It’s been a long time coming, but it was crashes with emergency vehicles that prompted the National Highway Traffic Safety Administration to open an investigation into Tesla’s Autopilot semi-autonomous driving feature. Since January 2018, there have been 17 injuries and one death in 11 crashes, all of which involve Teslas operating in Autopilot mode colliding with vehicles at first responder scenes. This investigation covers 765,000 Teslas, all models, from 2014 to 2021.
Some say loud pipes save lives, but electric motorcycles don’t have any pipes. AdvRider tells us, don’t worry, Yamaha is working on that.
Yamaha’s Alive AD (an acronym for “acoustic design”) is supposed to bring more noise to your electric ride, enough that people accustomed to listening for gas burners won’t have any trouble hearing you on your formerly silent electric bike. But your Yamaha won’t suddenly start sounding like a Harley. Yamaha wants to create a unique “soundscape” for electric vehicles so equipped. I would say that Yamaha is the best manufacturer to do this, considering that they also make musical instruments and are highly experienced when it comes to creating sounds. So while an electric Yamaha may not sound like a Harley, it will still sound like something exciting — a TIE Fighter, perhaps.
I find this reference particular amusing because the article’s author and real-life friend of mine, Kate Murphy, once told me my Honda PC800 sounded like a TIE Fighter as it roared down the front straightaway of Palmer Motorsports Park. I guess PC800s are so cool that now Yamaha wants a piece of that pie, or something.
But seriously, the silence of electric vehicles is a real safety concern. Electric competitors at Pike’s Peak and Mt. Washington are required to run sirens to warn people of their approach, they’re so quiet even at race speed. Trust me — I was there when Climb to the Clouds last ran in 2017, and the electric car’s sirens were all I could hear until they started crunching the dirt at Cragway just feet away from where I was standing.
When it comes to the street, of course people should open their eyes and actually watch for motorcycles, cars, tractor-trailers, Antonov An-225s, etc. Unfortunately, they don’t. So while I’m not a believer in “loud pipes save lives,” I do believe that SOME sound is necessary for safety reasons. It also sounds cool, as long as it’s not blowing out your eardrums in the process.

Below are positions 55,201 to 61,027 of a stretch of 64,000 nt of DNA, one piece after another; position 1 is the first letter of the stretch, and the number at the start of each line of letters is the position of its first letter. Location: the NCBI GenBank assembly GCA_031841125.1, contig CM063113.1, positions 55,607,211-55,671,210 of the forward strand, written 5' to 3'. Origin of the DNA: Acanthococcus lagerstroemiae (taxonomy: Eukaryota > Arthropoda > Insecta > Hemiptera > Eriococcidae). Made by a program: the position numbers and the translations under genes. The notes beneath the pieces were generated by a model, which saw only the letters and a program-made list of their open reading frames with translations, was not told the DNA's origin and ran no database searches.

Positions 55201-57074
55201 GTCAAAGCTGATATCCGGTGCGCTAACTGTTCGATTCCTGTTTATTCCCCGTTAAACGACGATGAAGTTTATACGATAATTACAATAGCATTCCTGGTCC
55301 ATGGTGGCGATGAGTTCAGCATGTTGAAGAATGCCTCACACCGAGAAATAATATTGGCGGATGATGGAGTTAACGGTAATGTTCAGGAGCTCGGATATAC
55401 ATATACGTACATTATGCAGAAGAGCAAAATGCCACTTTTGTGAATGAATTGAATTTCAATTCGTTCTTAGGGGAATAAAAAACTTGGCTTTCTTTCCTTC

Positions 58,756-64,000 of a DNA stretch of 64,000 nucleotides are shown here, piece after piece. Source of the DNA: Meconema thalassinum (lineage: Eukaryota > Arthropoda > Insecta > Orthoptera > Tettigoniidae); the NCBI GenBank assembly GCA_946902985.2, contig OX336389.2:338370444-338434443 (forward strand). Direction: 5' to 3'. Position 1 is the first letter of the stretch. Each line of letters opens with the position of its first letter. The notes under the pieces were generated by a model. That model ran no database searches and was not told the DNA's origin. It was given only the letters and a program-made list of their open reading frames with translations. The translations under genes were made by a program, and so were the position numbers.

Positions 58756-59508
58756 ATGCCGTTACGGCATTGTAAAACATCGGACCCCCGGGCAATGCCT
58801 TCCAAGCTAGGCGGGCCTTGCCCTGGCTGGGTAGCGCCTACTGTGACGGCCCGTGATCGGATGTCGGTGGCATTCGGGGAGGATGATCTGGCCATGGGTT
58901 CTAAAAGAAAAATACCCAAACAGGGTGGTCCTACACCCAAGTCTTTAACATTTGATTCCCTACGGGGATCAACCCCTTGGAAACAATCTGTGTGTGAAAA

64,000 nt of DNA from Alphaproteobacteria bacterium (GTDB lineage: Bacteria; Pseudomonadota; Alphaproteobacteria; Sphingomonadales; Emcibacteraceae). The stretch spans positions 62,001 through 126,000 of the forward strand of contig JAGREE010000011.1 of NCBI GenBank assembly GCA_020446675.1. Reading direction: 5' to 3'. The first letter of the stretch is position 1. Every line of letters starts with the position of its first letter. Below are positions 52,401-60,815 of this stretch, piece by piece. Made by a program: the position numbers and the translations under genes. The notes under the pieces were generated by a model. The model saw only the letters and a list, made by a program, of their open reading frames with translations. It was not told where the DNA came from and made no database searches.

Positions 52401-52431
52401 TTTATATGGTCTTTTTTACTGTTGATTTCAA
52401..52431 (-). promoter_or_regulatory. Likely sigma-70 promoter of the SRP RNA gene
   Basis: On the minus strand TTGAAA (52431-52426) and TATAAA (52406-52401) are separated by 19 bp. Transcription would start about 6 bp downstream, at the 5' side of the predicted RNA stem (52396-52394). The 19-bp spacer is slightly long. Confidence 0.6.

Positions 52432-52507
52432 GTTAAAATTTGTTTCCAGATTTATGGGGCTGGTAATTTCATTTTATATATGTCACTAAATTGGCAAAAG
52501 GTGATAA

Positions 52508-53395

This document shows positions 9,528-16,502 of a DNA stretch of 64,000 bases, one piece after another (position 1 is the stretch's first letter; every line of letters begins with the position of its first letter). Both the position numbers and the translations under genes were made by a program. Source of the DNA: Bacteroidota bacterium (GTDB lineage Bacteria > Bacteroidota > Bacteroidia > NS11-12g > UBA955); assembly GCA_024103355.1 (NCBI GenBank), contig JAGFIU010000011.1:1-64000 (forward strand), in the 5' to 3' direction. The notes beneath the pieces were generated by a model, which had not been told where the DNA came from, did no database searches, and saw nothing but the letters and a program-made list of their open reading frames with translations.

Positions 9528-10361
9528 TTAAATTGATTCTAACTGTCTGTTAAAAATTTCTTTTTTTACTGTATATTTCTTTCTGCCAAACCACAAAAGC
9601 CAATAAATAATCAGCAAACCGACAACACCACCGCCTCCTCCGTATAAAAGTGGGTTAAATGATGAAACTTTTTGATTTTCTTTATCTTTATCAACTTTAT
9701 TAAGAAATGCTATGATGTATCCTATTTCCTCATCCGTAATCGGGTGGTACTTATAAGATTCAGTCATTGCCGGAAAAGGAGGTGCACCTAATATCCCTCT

When you think of electric bikes, you probably think of Zero, LiveWire, and so on. You certainly don’t think of the Honda CB750, the bike that established the superbike category when it first came out in 1969. Yet RideApart brings us these guys, who took an old dismantled CB750 and turned it into a custom electric cafe racer on a shoestring budget.
I think converting old gas-burners to electric is going to become more and more common, particularly as electric vehicles slowly replace gas ones. It’s a great way to keep older bikes (and cars) on the road. Also, by modifying an existing bike, you already have a VIN to register, making it easy to keep them street legal. And, as the Inja shows, it’s not as difficult as you may think to learn how electric bikes work, making them easy to build and maintain.
Tesla’s eyes are getting better, as camera-based sensors continue to replace the ultrasonic sensors previously used. Electrek brings this video of the new camera-based Autopark feature in action from Tesla hacker Green, who has managed to enable this new camera-based software on his older Tesla, even though it’s only supposed to work on Model S cars delivered since June.
What can I say? It works! There’s absolutely no way that ultrasonic sensors could see the painted lines in the open area where Green demonstrates the feature. This makes it possible to park your precious Tesla far, far away from the plebs and their ancient caveman cars that still run on fossil fuels.
Kidding aside, this is pretty cool, and an essential step as Tesla keeps improving its self-driving capabilities. Though I have to wonder how well this will work in the average parking lot with paint that’s worn out, or repainted in a different pattern while the old lines are still somewhat visible as well? Maybe Green should go to his local “dead mall” for his next test.
You knew it had to happen. Ford grabbed the electric truck spotlight with the F-150 Lightning, so Chevrolet had to answer with an electric Silverado. What we didn’t expect, though, was the return of four-wheel steering.
Elektrek brings us this teaser video of the upcoming electric Silverado, which prominently features the four-wheel steering option. This harkens back to Chevy’s Quadrasteer option, available on 2002-2005 Chevy Silverado / GMC Sierra twins, as well as the Chevy Suburban / GMC Yukon XL. (You can read more about Quadrasteer at GM Authority.) Being a teaser, we have little info on the new system, other than its availability and simliarity to the one offered on the Hummer EV.
With vehicles getting ever bigger and bigger, it’s no wonder this feature is making a return. My dad downsized from a Silverado to a Colorado specifically because the bigger truck can’t make the turn into his garage in one swing, the Colorado can, and both trucks fulfill all of his truck needs. So the need for a tighter turning radius is definitely there.